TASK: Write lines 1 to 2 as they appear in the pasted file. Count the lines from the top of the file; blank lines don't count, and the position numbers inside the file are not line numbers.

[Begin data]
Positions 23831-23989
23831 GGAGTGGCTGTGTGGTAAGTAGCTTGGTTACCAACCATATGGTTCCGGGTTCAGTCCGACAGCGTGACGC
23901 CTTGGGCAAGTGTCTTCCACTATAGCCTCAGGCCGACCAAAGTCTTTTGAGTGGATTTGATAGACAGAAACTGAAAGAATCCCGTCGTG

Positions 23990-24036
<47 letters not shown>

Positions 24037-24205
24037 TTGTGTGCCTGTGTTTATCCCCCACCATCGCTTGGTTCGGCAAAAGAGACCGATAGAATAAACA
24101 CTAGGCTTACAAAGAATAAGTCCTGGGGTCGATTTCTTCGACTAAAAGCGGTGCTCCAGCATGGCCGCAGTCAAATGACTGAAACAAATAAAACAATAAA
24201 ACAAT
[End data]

Positions 23831-23989
23831 GGAGTGGCTGTGTGGTAAGTAGCTTGGTTACCAACCATATGGTTCCGGGTTCAGTCCGACAGCGTGACGC